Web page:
Creating supportive and safe workplaces isn’t just a political choice, it’s about finding real connections between people and that holds wider benefits than just at work or the bottom line.

    Merry Christmas, if you celebrate it. Decide to keep your shift safe over the holiday period.

  4. lprent 4

    Hell, I am impressed with this video blog. Clear consise and stayed on topic. I was somewhat worried that it’d look like crap or would waffle. But I was impressed and it got me irritated with those companies to the point I will have to read some more.

    I got Lyn (she does video for a living) to watch it. She suggested a couple of tech things to improve it, but said it wouldn’t matter that much. I will squirt them through when I rouse myself from the immediate post work mode (aka blobbing out).

    Doing this regularly is a great idea.

  5. randal 5

    If anyone deserves a knighthood for their services to this country and devotion above and beyond the call of duty then Lprent does.
    thank you lprent.

  6. tsmithfield 6

    I absolutely agree that businesses need to treat health and safety of their employees as their utmost concern. However, employees also need to play their part. For instance, it has come out in the Pike River enquiry that minors were putting plastic film over their methane sensors. This in no way reduces the culpability of the company, and their may well have been productivity motivations that encouraged this behaviour. However, it clearly was a highly dangerous thing to do.

    Also, if people believe they are intrinsically safe they can tend to take less care than they ought. I looked at this sort of behaviour during my studies a few years ago. I read an article about the introduction of safety belts in Britain. The effect was a reduction in death and injury to drivers. However, there was a corresponding increase in death and injury to pedestrians. It seems that because drivers perceived themselves to be safe they took more risky behaviours on the road.

    This all goes to show that health and safety is quite complex and not solved simply by management establishing a safe working environment as there are complex psychological factors at work that can lead to unforeseen outcomes.

    • Colonial Viper 6.1

      For instance, it has come out in the Pike River enquiry that minors were putting plastic film over their methane sensors. This in no way reduces the culpability of the company, and their may well have been productivity motivations that encouraged this behaviour. However, it clearly was a highly dangerous thing to do.

      You’re a fucking asshole. What you’re ignoring here is who has the power and the responsibility in the workplace for ensuring that high levels of health and safety standards are followed at all times. The 17 year old kid or the mine’s general manager?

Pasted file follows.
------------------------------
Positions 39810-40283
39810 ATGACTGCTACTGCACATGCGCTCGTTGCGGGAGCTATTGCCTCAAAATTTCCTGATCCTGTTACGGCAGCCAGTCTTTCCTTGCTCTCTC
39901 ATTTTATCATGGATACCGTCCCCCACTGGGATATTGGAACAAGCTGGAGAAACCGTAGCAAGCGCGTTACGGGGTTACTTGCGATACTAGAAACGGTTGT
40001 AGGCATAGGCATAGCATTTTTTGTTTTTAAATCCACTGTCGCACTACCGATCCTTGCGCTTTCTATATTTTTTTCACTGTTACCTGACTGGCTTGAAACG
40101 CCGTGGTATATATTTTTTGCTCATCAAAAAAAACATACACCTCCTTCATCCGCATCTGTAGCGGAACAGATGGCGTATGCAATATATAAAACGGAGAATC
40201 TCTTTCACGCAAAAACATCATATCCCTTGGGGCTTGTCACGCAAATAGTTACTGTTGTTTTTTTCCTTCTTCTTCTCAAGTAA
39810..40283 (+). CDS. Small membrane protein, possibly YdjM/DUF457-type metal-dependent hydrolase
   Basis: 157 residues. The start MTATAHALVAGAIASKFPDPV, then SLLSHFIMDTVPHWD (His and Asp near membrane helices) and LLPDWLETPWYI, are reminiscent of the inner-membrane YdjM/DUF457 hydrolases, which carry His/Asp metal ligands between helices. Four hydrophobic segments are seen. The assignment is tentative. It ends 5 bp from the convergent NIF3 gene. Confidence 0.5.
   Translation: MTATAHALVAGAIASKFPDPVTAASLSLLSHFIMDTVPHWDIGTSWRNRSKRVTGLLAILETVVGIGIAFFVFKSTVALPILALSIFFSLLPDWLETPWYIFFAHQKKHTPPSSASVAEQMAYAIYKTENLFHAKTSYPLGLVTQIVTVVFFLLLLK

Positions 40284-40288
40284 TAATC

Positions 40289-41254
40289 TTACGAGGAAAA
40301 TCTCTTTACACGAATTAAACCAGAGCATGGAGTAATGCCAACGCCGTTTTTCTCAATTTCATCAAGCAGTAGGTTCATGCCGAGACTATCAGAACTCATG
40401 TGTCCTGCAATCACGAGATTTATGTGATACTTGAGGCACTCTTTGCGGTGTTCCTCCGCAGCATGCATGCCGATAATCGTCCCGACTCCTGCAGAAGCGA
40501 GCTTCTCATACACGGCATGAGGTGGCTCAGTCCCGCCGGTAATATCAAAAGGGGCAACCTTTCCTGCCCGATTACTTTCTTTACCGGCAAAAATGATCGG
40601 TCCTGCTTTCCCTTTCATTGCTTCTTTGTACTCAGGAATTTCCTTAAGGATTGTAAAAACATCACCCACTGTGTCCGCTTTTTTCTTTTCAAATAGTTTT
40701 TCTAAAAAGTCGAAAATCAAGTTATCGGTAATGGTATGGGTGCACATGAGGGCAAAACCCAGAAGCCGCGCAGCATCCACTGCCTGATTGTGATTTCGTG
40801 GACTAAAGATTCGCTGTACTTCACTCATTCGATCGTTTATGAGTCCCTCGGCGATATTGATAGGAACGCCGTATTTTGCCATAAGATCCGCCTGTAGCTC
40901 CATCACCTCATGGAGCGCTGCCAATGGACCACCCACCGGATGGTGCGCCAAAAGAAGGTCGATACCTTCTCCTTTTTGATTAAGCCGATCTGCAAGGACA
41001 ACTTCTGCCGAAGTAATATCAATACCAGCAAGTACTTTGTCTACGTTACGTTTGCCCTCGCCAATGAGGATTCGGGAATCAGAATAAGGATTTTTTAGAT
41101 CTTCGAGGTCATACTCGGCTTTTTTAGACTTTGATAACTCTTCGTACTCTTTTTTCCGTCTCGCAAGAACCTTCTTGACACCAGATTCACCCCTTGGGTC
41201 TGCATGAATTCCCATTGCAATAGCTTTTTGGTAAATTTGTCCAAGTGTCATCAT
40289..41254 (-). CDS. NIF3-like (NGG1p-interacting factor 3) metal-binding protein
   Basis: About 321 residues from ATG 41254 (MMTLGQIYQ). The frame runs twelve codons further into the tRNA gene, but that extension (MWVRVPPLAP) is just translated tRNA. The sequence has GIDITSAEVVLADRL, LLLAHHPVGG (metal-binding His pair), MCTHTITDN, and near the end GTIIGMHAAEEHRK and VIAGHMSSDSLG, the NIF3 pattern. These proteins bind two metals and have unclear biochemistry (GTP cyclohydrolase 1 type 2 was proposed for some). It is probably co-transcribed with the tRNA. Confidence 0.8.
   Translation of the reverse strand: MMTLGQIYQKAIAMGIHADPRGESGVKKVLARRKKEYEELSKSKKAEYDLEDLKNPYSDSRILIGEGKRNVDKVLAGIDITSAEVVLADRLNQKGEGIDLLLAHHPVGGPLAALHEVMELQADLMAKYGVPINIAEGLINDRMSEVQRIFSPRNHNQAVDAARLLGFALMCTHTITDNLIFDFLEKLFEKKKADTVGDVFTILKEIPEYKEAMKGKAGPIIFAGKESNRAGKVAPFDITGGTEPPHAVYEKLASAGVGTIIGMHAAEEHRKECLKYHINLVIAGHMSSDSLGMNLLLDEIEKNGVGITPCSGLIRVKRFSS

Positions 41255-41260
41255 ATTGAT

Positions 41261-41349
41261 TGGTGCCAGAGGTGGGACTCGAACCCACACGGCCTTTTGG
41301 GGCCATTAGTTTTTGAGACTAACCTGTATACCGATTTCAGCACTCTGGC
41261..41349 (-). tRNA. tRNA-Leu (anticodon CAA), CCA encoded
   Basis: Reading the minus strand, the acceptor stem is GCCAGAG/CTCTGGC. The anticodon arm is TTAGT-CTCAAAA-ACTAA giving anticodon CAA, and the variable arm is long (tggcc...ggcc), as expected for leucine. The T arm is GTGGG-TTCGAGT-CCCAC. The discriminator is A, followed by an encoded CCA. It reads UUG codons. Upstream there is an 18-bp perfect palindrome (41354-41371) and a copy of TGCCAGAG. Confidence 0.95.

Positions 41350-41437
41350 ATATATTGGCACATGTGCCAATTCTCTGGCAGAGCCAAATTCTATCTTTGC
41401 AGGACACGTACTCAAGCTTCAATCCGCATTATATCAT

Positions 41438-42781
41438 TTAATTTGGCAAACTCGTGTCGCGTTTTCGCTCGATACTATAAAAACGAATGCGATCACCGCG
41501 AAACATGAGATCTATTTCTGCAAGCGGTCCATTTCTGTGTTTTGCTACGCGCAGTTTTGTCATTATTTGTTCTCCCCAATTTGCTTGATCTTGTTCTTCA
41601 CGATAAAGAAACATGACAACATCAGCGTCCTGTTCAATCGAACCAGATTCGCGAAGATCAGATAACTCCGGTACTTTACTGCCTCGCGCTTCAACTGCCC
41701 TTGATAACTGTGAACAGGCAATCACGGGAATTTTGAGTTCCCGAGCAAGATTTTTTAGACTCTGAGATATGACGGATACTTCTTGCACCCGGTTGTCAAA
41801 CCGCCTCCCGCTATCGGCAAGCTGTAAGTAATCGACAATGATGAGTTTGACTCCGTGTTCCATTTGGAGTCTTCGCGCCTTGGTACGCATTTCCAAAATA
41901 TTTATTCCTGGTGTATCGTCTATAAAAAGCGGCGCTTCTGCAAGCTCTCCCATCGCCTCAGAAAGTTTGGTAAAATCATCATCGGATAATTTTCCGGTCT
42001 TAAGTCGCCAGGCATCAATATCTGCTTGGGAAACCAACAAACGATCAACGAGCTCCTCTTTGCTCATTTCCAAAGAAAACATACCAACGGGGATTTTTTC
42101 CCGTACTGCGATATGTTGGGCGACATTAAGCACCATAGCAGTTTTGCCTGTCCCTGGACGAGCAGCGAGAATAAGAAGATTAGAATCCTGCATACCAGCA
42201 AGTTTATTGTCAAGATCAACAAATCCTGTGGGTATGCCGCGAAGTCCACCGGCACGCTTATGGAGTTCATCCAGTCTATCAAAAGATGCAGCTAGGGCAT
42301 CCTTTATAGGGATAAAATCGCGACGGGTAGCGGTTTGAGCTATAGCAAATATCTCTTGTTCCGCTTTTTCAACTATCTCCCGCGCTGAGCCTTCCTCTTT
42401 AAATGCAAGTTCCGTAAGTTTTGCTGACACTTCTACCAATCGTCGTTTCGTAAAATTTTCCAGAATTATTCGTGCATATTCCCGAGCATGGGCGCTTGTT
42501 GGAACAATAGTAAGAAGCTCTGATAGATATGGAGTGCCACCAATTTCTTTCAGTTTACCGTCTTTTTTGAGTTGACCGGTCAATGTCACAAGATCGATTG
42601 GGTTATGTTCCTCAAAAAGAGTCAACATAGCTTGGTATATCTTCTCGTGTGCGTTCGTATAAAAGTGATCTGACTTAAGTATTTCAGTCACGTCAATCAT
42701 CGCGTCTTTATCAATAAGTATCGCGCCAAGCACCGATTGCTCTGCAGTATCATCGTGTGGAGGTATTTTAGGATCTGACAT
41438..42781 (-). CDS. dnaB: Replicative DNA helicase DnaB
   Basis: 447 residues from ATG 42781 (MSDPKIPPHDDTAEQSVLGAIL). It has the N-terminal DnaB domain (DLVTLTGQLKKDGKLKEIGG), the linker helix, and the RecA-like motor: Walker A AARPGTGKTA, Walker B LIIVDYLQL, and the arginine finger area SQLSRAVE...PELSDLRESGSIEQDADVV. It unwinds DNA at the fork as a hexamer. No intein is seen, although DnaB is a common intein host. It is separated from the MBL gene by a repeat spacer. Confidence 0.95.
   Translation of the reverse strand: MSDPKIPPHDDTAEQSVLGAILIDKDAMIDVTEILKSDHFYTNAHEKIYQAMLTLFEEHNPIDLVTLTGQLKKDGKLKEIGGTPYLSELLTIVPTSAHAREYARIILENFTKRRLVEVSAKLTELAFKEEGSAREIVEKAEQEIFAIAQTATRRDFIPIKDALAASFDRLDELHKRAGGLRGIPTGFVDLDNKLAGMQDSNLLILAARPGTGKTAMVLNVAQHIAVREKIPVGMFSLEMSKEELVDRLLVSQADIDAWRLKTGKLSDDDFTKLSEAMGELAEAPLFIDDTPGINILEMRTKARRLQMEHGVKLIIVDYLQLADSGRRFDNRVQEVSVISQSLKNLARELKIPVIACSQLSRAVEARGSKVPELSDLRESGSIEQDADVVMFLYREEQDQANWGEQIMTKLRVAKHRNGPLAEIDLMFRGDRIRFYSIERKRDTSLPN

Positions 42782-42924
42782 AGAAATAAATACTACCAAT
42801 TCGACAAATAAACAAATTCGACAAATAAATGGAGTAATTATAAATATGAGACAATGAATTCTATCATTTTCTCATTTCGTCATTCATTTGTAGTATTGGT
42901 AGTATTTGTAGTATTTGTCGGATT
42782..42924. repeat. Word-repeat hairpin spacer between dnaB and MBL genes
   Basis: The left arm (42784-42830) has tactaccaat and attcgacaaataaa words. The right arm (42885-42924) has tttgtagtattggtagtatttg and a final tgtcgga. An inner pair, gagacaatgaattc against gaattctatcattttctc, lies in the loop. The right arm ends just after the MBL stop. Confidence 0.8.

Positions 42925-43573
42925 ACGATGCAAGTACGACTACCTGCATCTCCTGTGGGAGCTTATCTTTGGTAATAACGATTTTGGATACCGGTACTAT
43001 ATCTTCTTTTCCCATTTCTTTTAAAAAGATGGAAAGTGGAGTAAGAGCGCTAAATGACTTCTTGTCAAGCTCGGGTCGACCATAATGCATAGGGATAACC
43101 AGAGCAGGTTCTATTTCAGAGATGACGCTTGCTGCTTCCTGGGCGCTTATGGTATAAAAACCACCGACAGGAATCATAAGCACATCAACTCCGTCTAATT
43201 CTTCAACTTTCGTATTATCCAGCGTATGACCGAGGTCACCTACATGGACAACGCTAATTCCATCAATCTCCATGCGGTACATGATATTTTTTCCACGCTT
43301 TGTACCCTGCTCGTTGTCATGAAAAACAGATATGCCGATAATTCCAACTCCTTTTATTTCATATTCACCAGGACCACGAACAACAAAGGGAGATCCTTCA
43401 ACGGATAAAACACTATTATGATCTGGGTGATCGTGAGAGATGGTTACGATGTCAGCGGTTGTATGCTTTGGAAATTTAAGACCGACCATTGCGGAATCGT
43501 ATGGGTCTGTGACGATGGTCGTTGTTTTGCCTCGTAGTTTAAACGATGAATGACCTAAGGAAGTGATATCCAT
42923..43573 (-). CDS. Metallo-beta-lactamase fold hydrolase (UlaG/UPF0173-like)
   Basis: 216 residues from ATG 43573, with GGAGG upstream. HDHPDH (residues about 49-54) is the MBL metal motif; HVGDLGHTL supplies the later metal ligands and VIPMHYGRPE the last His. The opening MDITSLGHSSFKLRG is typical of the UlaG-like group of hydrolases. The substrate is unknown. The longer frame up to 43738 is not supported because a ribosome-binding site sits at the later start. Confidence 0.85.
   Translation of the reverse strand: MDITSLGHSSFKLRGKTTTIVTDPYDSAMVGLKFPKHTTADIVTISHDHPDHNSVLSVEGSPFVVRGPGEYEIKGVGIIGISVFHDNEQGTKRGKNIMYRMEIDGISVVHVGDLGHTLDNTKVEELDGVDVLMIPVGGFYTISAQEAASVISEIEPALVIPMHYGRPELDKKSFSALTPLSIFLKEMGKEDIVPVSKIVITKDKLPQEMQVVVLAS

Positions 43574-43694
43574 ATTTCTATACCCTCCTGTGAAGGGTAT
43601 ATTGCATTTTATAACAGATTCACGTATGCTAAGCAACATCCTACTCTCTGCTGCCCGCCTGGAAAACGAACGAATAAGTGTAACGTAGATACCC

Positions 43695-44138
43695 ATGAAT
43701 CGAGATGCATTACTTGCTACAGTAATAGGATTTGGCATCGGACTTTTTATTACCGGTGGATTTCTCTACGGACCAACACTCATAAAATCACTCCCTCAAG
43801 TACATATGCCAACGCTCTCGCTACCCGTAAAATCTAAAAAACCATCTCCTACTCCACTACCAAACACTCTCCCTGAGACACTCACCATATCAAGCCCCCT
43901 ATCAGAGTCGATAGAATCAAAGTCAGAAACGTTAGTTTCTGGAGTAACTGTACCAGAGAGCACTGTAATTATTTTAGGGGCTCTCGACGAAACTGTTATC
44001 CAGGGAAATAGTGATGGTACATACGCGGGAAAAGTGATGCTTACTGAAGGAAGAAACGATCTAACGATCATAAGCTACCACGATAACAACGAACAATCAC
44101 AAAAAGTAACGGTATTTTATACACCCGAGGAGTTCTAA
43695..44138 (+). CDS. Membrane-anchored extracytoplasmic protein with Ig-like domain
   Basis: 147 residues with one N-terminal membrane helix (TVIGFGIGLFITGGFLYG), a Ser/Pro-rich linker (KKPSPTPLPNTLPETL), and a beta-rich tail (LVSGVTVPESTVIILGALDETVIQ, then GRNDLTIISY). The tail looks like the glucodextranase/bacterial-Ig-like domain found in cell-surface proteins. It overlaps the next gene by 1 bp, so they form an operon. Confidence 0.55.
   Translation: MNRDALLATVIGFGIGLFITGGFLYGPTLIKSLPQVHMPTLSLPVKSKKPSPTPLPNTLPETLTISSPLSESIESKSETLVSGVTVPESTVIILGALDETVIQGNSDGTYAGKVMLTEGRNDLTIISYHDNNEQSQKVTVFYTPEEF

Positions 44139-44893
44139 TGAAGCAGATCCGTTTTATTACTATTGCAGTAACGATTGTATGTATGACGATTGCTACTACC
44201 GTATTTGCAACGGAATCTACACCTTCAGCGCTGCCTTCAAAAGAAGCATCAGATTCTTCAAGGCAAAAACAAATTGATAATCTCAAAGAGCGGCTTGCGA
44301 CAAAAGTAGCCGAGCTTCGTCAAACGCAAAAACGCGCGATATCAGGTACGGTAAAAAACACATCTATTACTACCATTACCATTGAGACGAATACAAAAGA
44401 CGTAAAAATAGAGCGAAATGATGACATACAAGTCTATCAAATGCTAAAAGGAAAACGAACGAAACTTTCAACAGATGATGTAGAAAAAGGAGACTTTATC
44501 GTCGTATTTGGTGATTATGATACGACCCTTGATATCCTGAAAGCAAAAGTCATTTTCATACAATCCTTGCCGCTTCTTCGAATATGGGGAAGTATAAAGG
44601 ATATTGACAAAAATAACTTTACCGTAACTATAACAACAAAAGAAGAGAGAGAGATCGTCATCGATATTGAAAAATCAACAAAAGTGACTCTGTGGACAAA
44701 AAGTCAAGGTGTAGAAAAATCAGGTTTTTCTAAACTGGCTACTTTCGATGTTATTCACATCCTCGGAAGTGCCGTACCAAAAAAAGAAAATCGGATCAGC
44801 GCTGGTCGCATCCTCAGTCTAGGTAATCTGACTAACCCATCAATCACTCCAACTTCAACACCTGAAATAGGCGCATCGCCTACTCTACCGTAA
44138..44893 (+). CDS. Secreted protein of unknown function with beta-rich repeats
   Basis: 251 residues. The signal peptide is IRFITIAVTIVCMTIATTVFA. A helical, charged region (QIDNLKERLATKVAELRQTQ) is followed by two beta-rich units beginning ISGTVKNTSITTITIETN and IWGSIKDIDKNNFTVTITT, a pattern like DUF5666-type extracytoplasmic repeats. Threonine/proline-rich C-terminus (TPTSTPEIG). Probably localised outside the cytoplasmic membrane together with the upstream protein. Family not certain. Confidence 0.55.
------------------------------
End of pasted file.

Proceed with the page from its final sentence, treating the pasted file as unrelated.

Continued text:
• Craig Glen Eden 6.1.1

        Health and safety is a real reason to have strong Unions without a good Union most companies will do what ever the hell they like and workers often end up paying with their lives, if it was the 1% who were loosing their lives it would be a totally different story.
        Its a bit like Keys statement that NZ SAS did a grand job sorry that we lost a couple of good soldiers but thats the price we pay ( words to that effect). I bet he wouldn’t be so flippant if the price to pay was his son that had been killed that would a different bloody story.

      • tsmithfield 6.1.2

        CV: “You’re a fucking asshole. What you’re ignoring here is who has the power and the responsibility in the workplace for ensuring that high levels of health and safety standards are followed at all times. The 17 year old kid or the mine’s general manager?”

        You obviously have very little knowledge of the health and safety act.

        It is clear that employees also have responsibilities under the health and safety act.

        From the act:

        WHAT DO YOU HAVE TO DO AS AN EMPLOYEE?
        As an employee, you have responsibilities for keeping yourself and others safe.

        You can make your workplace safer by:

        being involved in processes to improve health and safety
        sticking to correct procedures and using the right equipment
        wearing protective clothing and equipment
        helping new employees, trainees and visitors to the workplace understand the right safety practices and why the practices exist, and
        communicating any safety concerns to your employer.

        I am fairly confident that covering the sensors with plastic film wasn’t “sticking to correct procedures and using the right equipment”.

        I thought I made it quite clear in my previous comments that I considered that most of the blame lies with the company. However, employee behaviour can’t be ignored in this.

        • Colonial Viper 6.1.2.1

          I am fairly confident that covering the sensors with plastic film wasn’t “sticking to correct procedures and using the right equipment”.

          Show me one instance of disciplinary action taken against a worker for doing such.